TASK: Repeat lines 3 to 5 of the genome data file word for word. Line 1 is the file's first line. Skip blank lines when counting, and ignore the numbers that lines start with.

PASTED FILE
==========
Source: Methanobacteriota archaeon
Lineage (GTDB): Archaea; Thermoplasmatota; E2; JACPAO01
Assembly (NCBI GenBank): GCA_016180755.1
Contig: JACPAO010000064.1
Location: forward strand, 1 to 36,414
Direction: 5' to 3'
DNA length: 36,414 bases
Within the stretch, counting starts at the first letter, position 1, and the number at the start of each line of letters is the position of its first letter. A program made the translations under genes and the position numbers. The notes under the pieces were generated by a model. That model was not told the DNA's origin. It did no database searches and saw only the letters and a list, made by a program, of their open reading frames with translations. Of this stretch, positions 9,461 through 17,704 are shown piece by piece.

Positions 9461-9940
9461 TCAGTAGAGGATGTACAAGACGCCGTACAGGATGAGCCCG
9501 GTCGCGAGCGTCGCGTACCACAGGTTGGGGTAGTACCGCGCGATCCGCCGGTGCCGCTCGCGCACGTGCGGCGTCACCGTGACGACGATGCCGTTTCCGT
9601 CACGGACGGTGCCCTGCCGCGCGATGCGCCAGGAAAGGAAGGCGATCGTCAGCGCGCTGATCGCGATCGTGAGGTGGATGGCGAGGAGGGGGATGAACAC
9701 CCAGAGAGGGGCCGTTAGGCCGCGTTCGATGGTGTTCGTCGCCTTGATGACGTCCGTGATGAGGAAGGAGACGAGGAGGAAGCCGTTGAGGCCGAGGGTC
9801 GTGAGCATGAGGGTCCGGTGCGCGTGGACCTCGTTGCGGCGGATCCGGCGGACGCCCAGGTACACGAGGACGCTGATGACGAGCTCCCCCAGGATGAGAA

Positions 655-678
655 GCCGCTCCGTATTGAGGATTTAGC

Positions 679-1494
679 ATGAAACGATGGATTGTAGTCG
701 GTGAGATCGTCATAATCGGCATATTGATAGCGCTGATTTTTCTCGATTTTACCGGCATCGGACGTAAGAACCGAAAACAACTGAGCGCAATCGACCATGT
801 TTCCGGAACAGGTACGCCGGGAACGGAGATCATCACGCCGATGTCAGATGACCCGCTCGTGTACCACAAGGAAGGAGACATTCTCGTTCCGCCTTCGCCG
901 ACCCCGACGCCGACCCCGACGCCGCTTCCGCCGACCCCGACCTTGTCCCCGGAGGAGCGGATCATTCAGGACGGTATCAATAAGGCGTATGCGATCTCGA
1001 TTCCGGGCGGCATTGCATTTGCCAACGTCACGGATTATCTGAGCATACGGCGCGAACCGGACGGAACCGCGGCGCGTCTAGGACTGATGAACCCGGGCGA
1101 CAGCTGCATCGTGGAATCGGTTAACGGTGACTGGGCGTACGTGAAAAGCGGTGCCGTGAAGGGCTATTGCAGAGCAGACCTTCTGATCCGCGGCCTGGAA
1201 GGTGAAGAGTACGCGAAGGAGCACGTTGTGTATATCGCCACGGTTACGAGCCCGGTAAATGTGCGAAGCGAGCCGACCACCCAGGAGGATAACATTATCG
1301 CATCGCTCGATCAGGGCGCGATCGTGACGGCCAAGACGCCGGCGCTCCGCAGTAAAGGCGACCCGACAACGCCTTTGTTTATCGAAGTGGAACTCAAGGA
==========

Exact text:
Assembly (NCBI GenBank): GCA_016180755.1
Contig: JACPAO010000064.1
Location: forward strand, 1 to 36,414